Ngavirue denies being ‘outsmarted’ by Germans

front NGAVURE s 23 Sep 2016The Windhoek Observer understands that the Namibian delegation for the genocide talks was outsmarted by the German representatives, who questioned some of the facts presented by the Dr Zed Ngavirue led team.
 
Sources say the delegation’s draft document was found wanting by the Germans who were in the company of top lawyers and historians.
 
The Namibian delegation is said to have come short on historical and legal facts, despite prior calls from President Hage Geingob for the grouping to be well prepared for the crucial talks.
 
It has also emerged that some key expert members of the Namibian delegation, did not travel to Germany, after being snubbed by the Namibian government.
 
One of the key figures, who were allegedly snubbed, is political science lecturer Phanuel Kaapama, who confirmed to the Windhoek Observer that he was not part of the delegation to German a fortnight ago.
 
“I am really not aware of what went on in Germany, because as you know, I did not go because I was not selected. Therefore, I am just as in the dark as you are about what went on between the German and Namibian governments in Germany,” Kaapama said.
 
It is further alleged that the Germans are fully aware of the division within the country regarding the genocide issue, where the majority affected communities are claiming to have been excluded from the talks.
 
Sources alleged there appeared to be a deliberate attempt by the Namibian delegation to change the narrative of the genocide, in order to bring in more groups as having been affected, and that attempt is said to be where the Germans differed with the Namibians on historical facts.
 
According to insiders, it became clear at the talks that Namibians need to be united in order for the talks to be successful.
 
Namibian Special Envoy on the Genocide, Dr Zed Ngavirue, however, down played the allegations and said the first round of talks was basically to lay down the foundation and to see on what points the two parties agree and disagree on.
 
He remained mum on details, saying he first needed to brief President Hage Geingob on the outcome of the first round of talks.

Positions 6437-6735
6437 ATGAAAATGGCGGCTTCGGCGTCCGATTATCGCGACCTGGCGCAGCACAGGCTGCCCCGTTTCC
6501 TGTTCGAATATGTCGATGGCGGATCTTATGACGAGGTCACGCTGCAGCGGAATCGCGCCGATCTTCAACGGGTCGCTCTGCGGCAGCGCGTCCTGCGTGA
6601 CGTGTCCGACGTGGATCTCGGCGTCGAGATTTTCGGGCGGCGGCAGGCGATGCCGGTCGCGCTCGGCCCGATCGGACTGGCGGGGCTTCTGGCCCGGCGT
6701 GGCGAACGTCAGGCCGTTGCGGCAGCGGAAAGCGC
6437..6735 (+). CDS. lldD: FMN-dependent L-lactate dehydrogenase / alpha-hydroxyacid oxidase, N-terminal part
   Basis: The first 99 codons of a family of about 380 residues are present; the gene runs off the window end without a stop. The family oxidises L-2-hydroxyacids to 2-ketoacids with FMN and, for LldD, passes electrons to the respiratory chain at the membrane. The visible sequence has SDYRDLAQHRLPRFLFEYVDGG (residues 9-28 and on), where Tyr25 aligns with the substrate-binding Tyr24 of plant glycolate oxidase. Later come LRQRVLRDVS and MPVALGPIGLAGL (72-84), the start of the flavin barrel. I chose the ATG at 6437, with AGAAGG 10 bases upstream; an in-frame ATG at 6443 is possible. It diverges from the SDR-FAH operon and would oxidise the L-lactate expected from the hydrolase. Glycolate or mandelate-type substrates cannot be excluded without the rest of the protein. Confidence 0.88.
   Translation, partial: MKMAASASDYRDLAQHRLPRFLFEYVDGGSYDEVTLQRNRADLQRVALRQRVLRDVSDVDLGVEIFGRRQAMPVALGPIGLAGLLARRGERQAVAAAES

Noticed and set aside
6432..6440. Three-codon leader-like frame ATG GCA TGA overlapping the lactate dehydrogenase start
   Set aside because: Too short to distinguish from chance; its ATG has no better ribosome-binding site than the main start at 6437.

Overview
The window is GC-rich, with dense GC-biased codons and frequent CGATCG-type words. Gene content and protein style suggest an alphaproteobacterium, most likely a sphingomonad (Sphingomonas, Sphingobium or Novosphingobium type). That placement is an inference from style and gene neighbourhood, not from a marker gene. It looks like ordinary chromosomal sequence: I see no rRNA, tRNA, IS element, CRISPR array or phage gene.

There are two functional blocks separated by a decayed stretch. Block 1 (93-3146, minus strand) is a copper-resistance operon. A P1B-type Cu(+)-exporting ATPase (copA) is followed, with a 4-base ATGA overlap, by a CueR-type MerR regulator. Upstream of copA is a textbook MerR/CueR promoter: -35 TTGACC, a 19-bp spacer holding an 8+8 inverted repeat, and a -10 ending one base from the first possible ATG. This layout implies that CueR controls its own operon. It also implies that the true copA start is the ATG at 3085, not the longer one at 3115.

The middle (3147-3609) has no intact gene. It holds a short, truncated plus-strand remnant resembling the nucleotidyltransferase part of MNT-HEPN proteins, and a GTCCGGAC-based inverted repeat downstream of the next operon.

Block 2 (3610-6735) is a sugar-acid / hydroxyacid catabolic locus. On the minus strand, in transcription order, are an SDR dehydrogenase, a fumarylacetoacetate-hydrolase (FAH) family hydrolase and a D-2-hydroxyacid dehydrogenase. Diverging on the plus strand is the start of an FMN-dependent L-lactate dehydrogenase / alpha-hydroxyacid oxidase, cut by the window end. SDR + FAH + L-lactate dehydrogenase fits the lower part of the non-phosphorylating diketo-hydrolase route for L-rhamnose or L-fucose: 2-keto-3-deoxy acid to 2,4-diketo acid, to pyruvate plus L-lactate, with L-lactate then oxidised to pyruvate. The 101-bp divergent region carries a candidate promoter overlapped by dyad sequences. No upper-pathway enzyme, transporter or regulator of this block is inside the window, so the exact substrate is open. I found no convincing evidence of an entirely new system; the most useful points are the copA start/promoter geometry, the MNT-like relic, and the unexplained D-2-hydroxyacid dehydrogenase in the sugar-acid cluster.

“There is absolutely no truth in what your sources are saying, because we did go with a strong case to Germany and the talks went really well. We have made progress, because things went according to plan, as the German government did not state or show any uncertainty.
 
“We have submitted our document, which will pave the way forward concerning the genocide talks between the two nations. What I can confirm is that we have laid a positive foundation, which will lead these negotiations,” Ngavirue said, adding the public needs to have confidence in the delegation’s ability to bring finality to the issue.
 
Sources based in Germany revealed that the Namibian delegation, led by Dr Ngavirue, were not happy with the outcome of the talks between the two nations held a fortnight ago.
 
The second meeting between the two nations will be held in November this year.
 
The talks between the two governments come after the OvaHerero and Nama communities demanded reparations for the genocide committed by German colonialist forces in the then South-West Africa.
 
Germany ruled South-West Africa from 1884 to 1915.
 
Incensed by the settlers stealing their land and cattle and taking their women, the OvaHerero launched a revolt in January 1904, killing 123 German civilians over several days. The Nama tribe joined the uprising in 1905.
 
The colonial rulers responded ruthlessly and General Lothar von Trotha signed a notorious extermination order against the OvaHerero.
 
Captured Nama and OvaHerero died from malnutrition and severe weather. Dozens were beheaded and their skulls sent to German researchers in Berlin for “scientific” experiments.
 
Up to 80,000 OvaHerero lived in Namibia when the uprising began, and only 15,000 were left after the sustained killing campaign.
 
Germany has formally handed back dozens of the skulls, but Berlin has repeatedly refused to pay reparations, saying that its hundreds of millions of euro in development aid since Namibia’s independence from South Africa in 1990 was “for the benefit of all Namibians”.
 
 
 
 
 
 
 
 
 
 

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